Science often advances through accidental (but replicable) findings. The logic is simple: If studies always came out exactly as you anticipated, then nothing new would ever be learned. Our previous theories of the world would be just as good as they ever were. This is why scientific discovery is often most profound when you stumble on something entirely new. Isaac Asimov put it best when he said, “The most exciting phrase to hear in science, the one that heralds new discoveries, is not ‘Eureka!’ but ‘That’s funny ... .’”

The info is here.

Monday, September 21, 2020

The ethics of pausing a vaccine trial in the midst of a pandemic

Patrick Skerrett
Originally posted 11 Sept 20

Here is an excerpt:

Is the process for clinical trials of vaccines different from the process for drug or device trials?

Mostly no. The principles, design, and basic structure of a vaccine trial are more or less the same as for a trial for a new medication. The research ethics considerations are also similar.

The big difference between the two is that the participants in a preventive vaccine trial are, by and large, healthy people — or at least they are people who don’t have the illness for which the agent being tested might be effective. That significantly heightens the risk-benefit calculus for the participants.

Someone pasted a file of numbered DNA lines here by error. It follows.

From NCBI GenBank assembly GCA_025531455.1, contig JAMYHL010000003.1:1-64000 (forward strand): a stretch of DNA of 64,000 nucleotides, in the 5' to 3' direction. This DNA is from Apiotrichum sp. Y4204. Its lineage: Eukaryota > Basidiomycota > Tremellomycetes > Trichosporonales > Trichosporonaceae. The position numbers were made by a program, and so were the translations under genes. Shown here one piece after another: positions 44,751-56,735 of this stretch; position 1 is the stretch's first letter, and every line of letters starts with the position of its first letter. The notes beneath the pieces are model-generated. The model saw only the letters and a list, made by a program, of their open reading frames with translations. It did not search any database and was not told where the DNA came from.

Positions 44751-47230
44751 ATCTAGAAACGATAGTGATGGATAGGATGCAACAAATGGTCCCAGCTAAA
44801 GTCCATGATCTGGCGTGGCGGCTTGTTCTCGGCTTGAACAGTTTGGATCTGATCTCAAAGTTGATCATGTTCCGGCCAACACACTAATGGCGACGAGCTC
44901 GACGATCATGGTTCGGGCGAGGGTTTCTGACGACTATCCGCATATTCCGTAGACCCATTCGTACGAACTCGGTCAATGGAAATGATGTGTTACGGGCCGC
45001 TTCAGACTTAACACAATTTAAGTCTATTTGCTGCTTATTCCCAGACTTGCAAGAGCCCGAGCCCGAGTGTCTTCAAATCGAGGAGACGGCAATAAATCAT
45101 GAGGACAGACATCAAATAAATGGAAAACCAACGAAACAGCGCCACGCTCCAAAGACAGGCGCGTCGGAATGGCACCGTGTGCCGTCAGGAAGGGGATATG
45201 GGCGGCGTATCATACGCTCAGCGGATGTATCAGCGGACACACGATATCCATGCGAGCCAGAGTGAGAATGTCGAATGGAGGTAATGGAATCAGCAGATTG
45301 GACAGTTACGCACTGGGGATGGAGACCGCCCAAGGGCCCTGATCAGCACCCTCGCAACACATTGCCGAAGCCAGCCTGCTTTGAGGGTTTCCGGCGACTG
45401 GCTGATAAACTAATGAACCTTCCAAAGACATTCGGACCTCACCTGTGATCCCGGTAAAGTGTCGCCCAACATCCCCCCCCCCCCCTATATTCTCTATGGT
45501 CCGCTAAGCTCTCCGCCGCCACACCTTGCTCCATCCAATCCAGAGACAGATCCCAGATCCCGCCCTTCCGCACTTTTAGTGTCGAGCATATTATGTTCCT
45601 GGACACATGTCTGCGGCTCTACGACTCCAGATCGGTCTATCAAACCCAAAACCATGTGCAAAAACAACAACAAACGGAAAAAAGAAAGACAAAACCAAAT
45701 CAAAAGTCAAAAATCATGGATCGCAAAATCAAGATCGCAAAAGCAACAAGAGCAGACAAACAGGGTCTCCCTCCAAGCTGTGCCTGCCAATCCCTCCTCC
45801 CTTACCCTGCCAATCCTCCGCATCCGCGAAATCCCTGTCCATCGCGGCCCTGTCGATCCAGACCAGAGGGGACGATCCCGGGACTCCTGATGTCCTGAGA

Of course, some people in a Covid-19 vaccine trial could personally benefit if they live in communities with a lot of Covid-19. But even then, they might never get it. That’s very different than a trial in which individuals have a condition, say melanoma or malignant hypertension, and they are taking part in a trial of a therapy that could improve or even cure their condition.

Does that affect when a company might stop a trial?

In every clinical trial, the data and safety monitoring board takes routine and prescheduled looks at the accumulated data. They are checking mainly for two things: signals of harm and evidence of effectiveness.

These boards will recommend stopping a trial if they see a signal of concern or harm. They may do the same thing if they see solid evidence that people in the active arm of the trial are doing far better than those in the control arm.

In both cases, the action is taken on behalf of those participating in the trial. But it is also taken to advance the interests of people who would get this intervention if it was to be made publicly available.

The current situation with AstraZeneca involves a signal of concern. The company’s first obligation is to the participants in the trial. It cannot ethically proceed with the trial if there is reason for concern, even based on the experience of one participant.